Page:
I had almost forgotten all about the weather when I woke up at 0600, but a quick peak out revealed building clouds over the Sierra Crest. I quickly made my breakfast, packed my bag and headed off at 0618 exactly. I felt like a feather hiking up the trail with just my rain jacket, camera and snacks. The higher up I hiked the nicer the weather became. By the time I reached Guitar Lake it was clear and beautiful. The views on the climb up the long switchbacks to the Whitney Trail/JMT junction are some of the best you will find anywhere. The Kaweah's, Mt. Hitchcock, Mt. Young & Mt. Hale, Kern River, Great Western Divide and many more. What an incredible vista, makes the long climb go by fast. I reached the junction and kept on going towards Mt. Whitney, I was propelled on by the beautiful weather. I started to get hope that the weather was going to be like this for the rest of the trip ***spoiler alert, it was going to get epic bad later in the trip :(. 
 I reached the summit of Mt. Whitney at 1018 Hours, exactly four hours from camp. This was my twentieth time standing on the summit and it felt good. The summit also marked the completion of the High Sierra Trail and the begin of my northward journey on the John Muir Trail. The weather on the summit was perfect, no threat of thunderstorms, warm, no wind. I spent a solid two hours plus on the summit staring off into the vast sea of peaks and my upcoming northbound journey. I was able to get cell service and call Judy which was great. We chatted about this and that and made plans for her to pick me up two days later for my resupply and zero day. Good times indeed.
I headed back down to Crabtree feeling pretty good. I passed a number of JMT folk about to complete their southbound trek and congratulated them. As I neared Guitar Lake I stopped to chat with a young couple who were lost, they had climbed Mt. Whitney via the Mountaineers Route and instead of descending the main trail, they descended west until I caught up to them. They were without map, compass or a GPS. I gave them the bad news and back up they went. I relaxed some more at Guitar Lake, took some photos and a nap. I arrived back at camp in good spirits until I realized someone had taken my solar charger that I had left out to charge while I was gone. I looked all over the place for about an hour, I guess thieves are all around us, everywhere!!! There was also another helicopter rescue taking place. An eight year old boy scout had a severe case of altitude sickness and needed to be airlifted out. He ended up being okay too I was later told. So, a great sunny day sans the thieves :).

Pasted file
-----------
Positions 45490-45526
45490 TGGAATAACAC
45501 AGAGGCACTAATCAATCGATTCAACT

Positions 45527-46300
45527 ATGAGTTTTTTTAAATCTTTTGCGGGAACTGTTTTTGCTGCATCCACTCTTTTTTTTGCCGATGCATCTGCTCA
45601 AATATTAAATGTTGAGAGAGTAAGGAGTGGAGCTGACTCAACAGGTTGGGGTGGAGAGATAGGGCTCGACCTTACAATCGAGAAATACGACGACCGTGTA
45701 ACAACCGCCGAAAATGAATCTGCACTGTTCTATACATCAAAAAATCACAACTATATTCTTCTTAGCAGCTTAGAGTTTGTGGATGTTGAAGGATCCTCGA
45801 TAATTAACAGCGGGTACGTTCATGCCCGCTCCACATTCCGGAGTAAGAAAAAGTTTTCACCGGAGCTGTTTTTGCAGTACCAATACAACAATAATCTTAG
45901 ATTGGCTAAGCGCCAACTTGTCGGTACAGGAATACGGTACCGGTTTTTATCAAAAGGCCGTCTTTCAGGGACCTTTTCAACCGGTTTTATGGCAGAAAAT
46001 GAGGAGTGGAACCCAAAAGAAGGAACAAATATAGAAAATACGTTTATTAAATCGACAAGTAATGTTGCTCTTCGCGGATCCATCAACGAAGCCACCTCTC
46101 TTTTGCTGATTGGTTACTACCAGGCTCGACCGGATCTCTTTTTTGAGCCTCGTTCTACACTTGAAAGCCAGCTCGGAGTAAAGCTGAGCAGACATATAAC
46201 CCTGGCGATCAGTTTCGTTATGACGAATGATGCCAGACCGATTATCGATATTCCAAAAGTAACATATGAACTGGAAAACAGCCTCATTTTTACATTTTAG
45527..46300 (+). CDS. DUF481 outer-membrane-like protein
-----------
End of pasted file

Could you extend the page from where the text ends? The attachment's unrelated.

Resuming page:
Early Morning Light On The Great Western Divide

The Kaweahs

Guitar Lake Basin

Mt. Hitchcock

Rock Towers On The Whitney Crest

HST Ends, JMT Begins

Mt. Williamson & Mt. Russell

Mt. Brewer

Enjoying My 20th Summit Of Mt. Whitney

Looking North To Tomorrows Journey

Mt. Whitney From Timberline Lake
August 7, 2012: To Center Basin, 18.9 Miles, +4,000'